Unsurprisingly, there is therefore a pervasive public perception that the current smart city template of development and permutations thereof does not provide a cogent and appropriate policy response to the legitimate aspirational and urgent existential needs of the people such as gainful employment for the thousands of unemployed, affordable housing, improved standards of living, significantly more efficient public services and inclusive growth. As is the case elsewhere in the world and in the case of the Heritage City project, why have the work-live-play smart cities model not integrated in its cahier des charges a component of affordable houses and flats for the young, the middle class and mainstream Mauritius in a context when increasingly large swathes of the population cannot afford to buy a house or a flat?
Similarly, has the government ensured that such important projects benefiting from handsome tax and other incentives from government also address the substantive issue of the 42,600 unemployed in the country, 20% of which have a tertiary education, bearing in mind their diverse qualifications and skills spectrum and that some 4000 university graduates trained abroad or locally enter the job market every year?
It must be remembered that the private sector is by far the principal source of jobs in the country, employing more than three times the number of people in the public sector. We cannot have a model of development where the private sector derives significant benefits from its offer of an increasing number of diploma and graduate courses at high costs to students from all walks of life in educational parks across the country including those soon to be started within the smart cities and then not employ them in their other ventures. This would be socially and politically untenable.
In the context of the widening inequalities in the country, sustainable development necessarily means taking everyone on board. Smart cities must therefore be integrated within Mauritian society and be a showcase of a modern, inclusive, convivial, green and eco-friendly habitat for all. They should certainly not mean a proliferation of gated enclaves in the Republic.
A few good men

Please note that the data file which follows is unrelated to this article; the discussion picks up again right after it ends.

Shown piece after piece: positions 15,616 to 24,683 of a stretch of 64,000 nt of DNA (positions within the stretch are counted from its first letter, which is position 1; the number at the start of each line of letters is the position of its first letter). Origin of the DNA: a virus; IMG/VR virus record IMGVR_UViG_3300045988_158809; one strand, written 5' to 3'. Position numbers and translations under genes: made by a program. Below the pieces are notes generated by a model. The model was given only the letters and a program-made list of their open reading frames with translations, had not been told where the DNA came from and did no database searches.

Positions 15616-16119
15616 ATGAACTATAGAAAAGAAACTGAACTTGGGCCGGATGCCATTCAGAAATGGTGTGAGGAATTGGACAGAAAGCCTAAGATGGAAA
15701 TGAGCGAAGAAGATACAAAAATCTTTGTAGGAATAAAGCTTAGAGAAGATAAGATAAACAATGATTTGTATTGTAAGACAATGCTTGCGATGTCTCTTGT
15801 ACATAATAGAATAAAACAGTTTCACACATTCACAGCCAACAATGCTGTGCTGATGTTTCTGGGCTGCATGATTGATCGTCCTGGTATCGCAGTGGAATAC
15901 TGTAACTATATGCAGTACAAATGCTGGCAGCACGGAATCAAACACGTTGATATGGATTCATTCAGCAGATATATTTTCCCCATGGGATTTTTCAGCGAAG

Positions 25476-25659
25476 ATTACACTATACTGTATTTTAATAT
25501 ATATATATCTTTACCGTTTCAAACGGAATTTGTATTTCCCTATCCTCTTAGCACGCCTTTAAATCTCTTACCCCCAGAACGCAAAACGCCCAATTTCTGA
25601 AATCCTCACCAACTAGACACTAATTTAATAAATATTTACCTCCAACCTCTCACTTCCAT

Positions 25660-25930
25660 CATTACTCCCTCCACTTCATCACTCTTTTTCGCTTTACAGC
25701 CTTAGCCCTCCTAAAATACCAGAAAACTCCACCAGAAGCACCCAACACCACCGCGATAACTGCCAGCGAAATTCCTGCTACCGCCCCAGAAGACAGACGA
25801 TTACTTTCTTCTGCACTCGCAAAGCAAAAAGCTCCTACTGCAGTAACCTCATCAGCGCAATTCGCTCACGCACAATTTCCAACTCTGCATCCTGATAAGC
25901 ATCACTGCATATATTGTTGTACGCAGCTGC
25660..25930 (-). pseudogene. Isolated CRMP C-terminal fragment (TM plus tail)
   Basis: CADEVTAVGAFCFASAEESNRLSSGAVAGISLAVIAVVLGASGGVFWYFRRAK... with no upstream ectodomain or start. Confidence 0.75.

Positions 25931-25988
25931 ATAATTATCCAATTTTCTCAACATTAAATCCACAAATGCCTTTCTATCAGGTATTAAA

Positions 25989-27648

The country can no longer be governed in a makeshift manner. Too many flawed policy decisions are being taken by those entrusted with ministries. For example, how can government envisage implementing the fundamentally flawed recommendations of the Landell Mills report aimed essentially at propping the production of uncompetitive white refined sugar with an array of disputed measures at the expense of domestic consumers and car owners, etc., when these have been categorically rejected by two of the major stakeholders of the sugar cane sector, namely the planters and workers? This is simply not on.
In the light of the present constraints, all that is required for government to run the country competently is a few good men. The present government has a few good Ministers who manage their Ministries efficiently with intelligence and professional acumen. The judicious option for the Prime Minister would therefore be to set up a steering committee comprising the few good men to oversee and screen all policy decisions to ensure that these do not serve the interests of the few but those of the multitude and the public good at all times. At this critical hour, Mauritians with diverse expertise will readily respond to any call for help by the PM, for free.
Our democracy therefore needs to be urgently revisited. The political leaders who have alternatively run successive past governments with similar track record of governance have from the standpoint of the electorate already come to the end of their political life cycle. The true democratisation of the political parties is a necessary condition for a sea change in approach to allow the induction of new talent and innovative leadership to inspire and guide Mauritius towards higher levels of success, standard of living and inclusive prosperity. The time is ripe for this.
* Published in print edition on 1 April 2016